SOUTH COAST

  1. A grant of up to $1,692,360 to the California Department of Fish and Wildlife for design and permitting of the restoration of the Ballona Wetlands Ecological Reserve in Los Angeles County and further authorization to disburse up to $500,000 to the Prevention Institute to support broad community engagement in planning for that restoration; and the adoption of findings under the California Environmental Quality Act.
  2. A grant of up to $1,200,000 to Riverside County Regional Park and Open Space District to prepare plans, designs, and environmental documentation for the 3.4-mile segment of the Santa Ana River Trail known as the Rincon to Prado Spillway segment in the County of Riverside.
  3. A grant of up to $10,000,000 to the County of San Diego to implement the Tijuana River Valley – Smuggler’s Gulch Improvements Project, and adoption of findings under the California Environmental Quality Act.
  4. A grant of up to $700,000 to the Resource Conservation District of the Santa Monica Mountains to augment a previously authorized Conservancy grant of $460,000 for planning for the Topanga Lagoon Restoration Project at Topanga State Park and Topanga Beach in Los Angeles County.
  5. A grant of up to $255,000 for environmental review and community engagement to support the Malibu Coastal Access Public Works Plan for seventeen sites in the City of Malibu.
  6. A grant of up to $1,300,000 through one or more contracts to prepare environmental compliance documents and related technical studies for the Ormond Beach Restoration and Public Access Plan.
  7. Authorization for the City of Chula Vista to remove use restrictions on 1.86 acres of the Conservancy-funded, City-owned Faivre Street property in the lower Otay River Valley in exchange for the City’s acquisition and restriction of a property of equal size and equal or greater value in the Otay River Valley.

 

Press Release: First California Coastal Trail Map Will Help Complete the 1,230-Mile-Long Trail

Staff Report: https://documents.coastal.ca.gov/reports/2021/5/W6d/W6d-5-2021-report.pdf

Map: https://the-california-coastal-trail-1-coastalcomm.hub.arcgis.com/

Contact: Noaki Schwartz at Noaki.Schwartz@coastal.ca.gov and Taylor Samuelson at Taylor.Samuelson@scc.ca.gov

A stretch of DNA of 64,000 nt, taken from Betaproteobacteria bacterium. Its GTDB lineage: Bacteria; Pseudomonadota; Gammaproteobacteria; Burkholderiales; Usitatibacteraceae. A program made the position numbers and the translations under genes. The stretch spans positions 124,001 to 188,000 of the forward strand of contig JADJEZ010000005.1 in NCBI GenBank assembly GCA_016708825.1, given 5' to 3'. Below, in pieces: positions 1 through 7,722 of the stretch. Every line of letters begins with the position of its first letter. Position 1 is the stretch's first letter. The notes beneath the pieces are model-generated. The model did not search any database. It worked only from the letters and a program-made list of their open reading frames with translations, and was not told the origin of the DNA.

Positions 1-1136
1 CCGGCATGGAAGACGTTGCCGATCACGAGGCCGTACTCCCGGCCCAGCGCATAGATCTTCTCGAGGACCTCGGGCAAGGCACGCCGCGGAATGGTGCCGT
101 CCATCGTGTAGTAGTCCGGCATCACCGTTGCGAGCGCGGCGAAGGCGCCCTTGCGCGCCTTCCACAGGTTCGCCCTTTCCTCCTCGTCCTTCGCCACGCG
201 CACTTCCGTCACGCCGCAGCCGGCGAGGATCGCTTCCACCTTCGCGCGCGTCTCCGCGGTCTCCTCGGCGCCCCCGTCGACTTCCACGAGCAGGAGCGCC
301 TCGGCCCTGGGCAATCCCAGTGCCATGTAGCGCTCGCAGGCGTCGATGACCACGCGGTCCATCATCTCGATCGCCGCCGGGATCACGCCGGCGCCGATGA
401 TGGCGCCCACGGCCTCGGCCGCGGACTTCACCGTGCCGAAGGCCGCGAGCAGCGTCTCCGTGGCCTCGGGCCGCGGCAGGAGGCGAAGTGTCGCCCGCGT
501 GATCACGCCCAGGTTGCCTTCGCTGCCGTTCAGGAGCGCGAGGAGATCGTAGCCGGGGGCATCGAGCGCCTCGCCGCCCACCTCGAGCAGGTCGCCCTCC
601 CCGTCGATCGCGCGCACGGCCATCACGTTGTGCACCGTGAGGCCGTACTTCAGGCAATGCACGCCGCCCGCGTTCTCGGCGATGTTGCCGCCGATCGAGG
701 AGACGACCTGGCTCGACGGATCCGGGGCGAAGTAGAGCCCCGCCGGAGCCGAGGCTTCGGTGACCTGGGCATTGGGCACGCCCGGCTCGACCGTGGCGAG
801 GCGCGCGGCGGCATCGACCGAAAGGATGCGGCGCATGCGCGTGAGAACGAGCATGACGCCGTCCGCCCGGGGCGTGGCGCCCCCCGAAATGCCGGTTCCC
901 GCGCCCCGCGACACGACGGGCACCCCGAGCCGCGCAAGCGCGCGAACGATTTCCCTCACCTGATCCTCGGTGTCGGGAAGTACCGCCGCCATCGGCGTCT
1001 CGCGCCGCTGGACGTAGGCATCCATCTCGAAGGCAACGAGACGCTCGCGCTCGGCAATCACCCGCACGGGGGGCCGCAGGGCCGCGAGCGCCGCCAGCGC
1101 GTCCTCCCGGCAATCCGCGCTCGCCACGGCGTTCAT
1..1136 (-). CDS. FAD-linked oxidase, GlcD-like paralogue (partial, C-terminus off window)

SAN FRANCISCO _ The Coastal Commission and Coastal Conservancy released a digital map that for the first time shows the existing sections of the California Coastal Trail, a three-year project that will be critical to completing the rest of the trail.

 

“What a milestone,” said Coastal Commission Executive Director Jack Ainsworth. “There are currently 875 miles of trail and now we can finally see exactly where they are, so we can eventually bridge those gaps and finish the trail.”

The California Coastal Trail, which has been in the planning since 1975, is a network of trails that will eventually allow the public to traverse the length of California’s 1,230-mile-long coast. The varied trail is not a single pathway but a collection of parallel threads and is about 70 percent complete. The trail takes participants through beaches, along blufftops and hillsides, on footpaths, sidewalks and separated bicycle paths maximizing scenic coastal views. Portions of the trail are accessible on foot, bicycle, wheelchair users and on horsebacks as well.

 

“The California Coastal Trail is one of the only flagship trails in the country that is accessible to almost everyone,” said Coastal Conservancy Executive Officer Sam Schuchat. “Many Californians have walked a segment or two without even realizing it!  With this map, people can find trail segments easily, as well as public access points to get to the shore.”

CCT Map Santa Cruz

The map will be available for free download and has a variety of uses. Members of the public can use the public access points to plan trips and planners can see where the amenities to help determine other segments. Users can also zoom into trail alignments and see details such as pathways and stairs. The online map will allow members of the public and planners to click on and view the length of the segment, the name, which city its located in and who the trail steward of each section is.

 

Users can also determine which segments are complete and safe to access, which are problematic, which routes are waterfront, which are bike only segments and where there are significant connecting trails. The project was completed with support and information from Caltrans, State Parks and many other state and local agencies.

 

“This really going to help the public appreciate all their options for accessing the coast,” said Coastal Commission Vice-Chair Donne Brownsey. “Hopefully we will get more people out there on those beautiful trails.”

Coastal Conservancy Awards Nearly $18 Million for Coastal Restoration, Preservation and Public Access

Board approves funding for land acquisitions, accessways, wharf repairs

 

Oakland, CA – Today, the Board of the California State Coastal Conservancy awarded $17.9 million to 18 projects to protect and restore the California coast and San Francisco Bay, and increase public access to these natural resources.